There were also some small Christmas trees placed on the German trenches.  One might ask why would there be Christmas trees on a battlefield. Remember that the battle was on the ground in Europe and the Germans were much better supplied with some of the comforts of home than the Allied troops. So it was felt that Christmas trees would be a great moral boosters for the troops. This was only six months into the war and the real hardships of the conflict were yet to come.

Estimates of the number of troops participating in this impromptu lull in the battle vary greatly, but most of it was in the trenches occupied by the English vs. German troops. And this was not a truce universally recognized even in the trenches. There were troops shot while trying to participate.

From the same Time article: “And of course, it was only ever a truce, not peace. Hostilities returned, in some places later that day and in others not until after New Year’s Day. While there were occasional moments of peace throughout the rest of World War I, they never again came on the scale of the Christmas truce in 1914.” Ref:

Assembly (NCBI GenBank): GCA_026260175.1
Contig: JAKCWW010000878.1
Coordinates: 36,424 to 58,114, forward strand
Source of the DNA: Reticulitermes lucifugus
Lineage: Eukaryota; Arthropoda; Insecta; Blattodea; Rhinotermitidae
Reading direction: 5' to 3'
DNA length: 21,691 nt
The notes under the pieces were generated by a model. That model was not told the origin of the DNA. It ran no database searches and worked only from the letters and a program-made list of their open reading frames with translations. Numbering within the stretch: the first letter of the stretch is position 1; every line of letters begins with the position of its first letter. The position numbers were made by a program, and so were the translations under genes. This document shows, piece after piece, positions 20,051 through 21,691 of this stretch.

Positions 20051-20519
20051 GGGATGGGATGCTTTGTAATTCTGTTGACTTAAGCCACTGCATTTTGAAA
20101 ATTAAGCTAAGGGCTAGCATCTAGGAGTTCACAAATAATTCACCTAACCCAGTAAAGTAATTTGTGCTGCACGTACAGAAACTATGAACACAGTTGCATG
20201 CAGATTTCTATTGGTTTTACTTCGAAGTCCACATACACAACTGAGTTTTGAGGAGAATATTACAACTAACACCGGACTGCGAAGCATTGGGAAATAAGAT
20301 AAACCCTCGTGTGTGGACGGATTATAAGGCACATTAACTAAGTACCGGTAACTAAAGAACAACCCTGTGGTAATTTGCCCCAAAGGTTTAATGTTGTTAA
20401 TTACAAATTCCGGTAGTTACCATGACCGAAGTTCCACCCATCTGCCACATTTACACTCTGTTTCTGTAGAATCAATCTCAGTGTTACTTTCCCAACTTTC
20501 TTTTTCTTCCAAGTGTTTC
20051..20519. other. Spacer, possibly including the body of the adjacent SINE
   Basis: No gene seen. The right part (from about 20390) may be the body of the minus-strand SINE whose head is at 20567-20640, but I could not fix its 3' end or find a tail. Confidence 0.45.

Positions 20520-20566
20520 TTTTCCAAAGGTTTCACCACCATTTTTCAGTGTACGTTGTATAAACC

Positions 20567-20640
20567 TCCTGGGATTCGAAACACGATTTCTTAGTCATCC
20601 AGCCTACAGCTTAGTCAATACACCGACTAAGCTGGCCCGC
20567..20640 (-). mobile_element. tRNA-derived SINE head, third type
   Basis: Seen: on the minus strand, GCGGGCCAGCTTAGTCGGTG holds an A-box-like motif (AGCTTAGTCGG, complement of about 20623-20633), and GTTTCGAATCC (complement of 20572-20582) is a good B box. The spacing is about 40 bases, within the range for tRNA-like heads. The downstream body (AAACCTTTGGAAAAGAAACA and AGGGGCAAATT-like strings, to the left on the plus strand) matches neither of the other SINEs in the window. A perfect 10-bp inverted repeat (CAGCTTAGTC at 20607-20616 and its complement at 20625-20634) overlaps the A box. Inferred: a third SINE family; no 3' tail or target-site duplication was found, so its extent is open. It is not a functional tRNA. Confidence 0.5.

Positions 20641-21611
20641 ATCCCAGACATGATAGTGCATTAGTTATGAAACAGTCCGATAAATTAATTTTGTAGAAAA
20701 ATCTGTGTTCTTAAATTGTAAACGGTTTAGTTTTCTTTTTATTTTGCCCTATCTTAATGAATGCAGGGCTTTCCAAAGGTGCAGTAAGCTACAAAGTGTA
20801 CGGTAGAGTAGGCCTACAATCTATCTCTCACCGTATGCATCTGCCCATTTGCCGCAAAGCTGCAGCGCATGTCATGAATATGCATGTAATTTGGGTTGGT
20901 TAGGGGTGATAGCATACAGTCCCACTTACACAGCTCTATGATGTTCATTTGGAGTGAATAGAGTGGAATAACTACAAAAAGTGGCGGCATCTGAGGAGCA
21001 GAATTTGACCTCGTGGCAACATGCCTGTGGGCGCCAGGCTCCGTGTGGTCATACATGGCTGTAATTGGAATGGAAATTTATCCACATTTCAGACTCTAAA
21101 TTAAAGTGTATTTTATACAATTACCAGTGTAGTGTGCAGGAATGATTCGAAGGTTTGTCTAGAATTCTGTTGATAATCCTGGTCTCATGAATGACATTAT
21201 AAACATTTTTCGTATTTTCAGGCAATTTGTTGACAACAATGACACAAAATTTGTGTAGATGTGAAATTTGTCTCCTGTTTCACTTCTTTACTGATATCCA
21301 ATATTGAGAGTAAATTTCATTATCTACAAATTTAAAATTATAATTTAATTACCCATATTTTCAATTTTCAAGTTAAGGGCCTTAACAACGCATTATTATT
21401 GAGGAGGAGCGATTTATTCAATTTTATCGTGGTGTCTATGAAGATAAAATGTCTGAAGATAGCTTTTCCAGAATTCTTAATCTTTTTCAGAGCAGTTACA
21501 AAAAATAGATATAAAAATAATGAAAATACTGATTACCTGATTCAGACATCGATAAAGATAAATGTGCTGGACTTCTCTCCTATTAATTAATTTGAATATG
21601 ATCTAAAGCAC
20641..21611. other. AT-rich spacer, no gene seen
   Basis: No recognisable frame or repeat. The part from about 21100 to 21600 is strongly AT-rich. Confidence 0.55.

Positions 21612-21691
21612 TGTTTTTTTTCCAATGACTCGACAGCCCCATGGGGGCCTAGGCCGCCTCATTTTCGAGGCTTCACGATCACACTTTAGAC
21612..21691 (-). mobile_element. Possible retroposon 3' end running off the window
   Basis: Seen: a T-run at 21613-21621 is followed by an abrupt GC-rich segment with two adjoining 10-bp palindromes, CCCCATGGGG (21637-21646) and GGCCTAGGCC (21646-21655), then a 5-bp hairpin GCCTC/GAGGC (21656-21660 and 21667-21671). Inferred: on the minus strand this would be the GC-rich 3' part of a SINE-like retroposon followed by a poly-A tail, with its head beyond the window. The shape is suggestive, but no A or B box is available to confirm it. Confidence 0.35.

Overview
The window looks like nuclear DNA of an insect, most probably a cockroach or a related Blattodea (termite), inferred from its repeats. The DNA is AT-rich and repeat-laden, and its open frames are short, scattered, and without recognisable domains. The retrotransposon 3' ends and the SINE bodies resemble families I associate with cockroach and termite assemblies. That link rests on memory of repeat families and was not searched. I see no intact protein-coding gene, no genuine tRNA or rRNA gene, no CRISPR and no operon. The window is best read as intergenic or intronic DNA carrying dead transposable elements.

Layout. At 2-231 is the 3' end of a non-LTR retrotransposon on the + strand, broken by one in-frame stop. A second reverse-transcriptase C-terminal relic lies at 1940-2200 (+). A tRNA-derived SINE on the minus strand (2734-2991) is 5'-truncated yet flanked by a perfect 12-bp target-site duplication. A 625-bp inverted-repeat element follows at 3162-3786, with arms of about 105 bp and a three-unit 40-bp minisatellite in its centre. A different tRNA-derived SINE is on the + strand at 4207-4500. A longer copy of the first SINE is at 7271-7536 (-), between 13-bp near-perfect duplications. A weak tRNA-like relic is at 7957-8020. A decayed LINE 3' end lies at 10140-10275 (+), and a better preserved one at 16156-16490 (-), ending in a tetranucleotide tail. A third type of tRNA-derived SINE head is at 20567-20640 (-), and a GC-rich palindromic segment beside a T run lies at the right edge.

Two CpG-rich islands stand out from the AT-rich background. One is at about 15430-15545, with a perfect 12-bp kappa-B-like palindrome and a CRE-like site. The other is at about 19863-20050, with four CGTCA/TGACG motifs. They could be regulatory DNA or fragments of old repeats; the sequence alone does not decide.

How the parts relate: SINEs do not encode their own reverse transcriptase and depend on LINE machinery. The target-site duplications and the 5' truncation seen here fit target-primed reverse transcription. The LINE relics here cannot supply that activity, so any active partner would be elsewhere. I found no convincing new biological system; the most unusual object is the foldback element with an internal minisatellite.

Alfred Anderson, the last known surviving Scottish veteran of the war was in the 1st/ 5th Battalion of the Black Watch and recalled vividly in 2003 that Christmas Eve and Christmas Day (December 24th and 25th) 1914, when his unit was in a farmhouse away from the front line.
“I remember the silence, the eerie sound of silence. Only the guards were on duty. We all went outside the farm buildings and just stood listening. And, of course, thinking of people back home. All I’d heard for two months in the trenches was the hissing, cracking and whining of bullets in flight, machinegun fire and distant German voices. But there was a dead silence that morning, right across the land as far as you could see. We shouted ‘Merry Christmas’, even though nobody felt merry. The silence ended early in the afternoon and the killing started again. It was a short peace in a terrible war.”

This program “All Is Calm: The Christmas Truce of 1914”  by Peter Rothstein with Musical Arrangements by Erick Lichte and Timothy C. Takach, directed by Peter Rothstein will be the special event of the Edge Center in Bigfork, this 2016 Christmas season on December 2nd. Place: Edge Center stage. Time 7PM. Prices $10 adults and $5 children. 

Wednesday, November 2, 2016

Jonathan Thunder Brings "The Politics of Dreams: Defying Dilettantism" to the Edge Gallery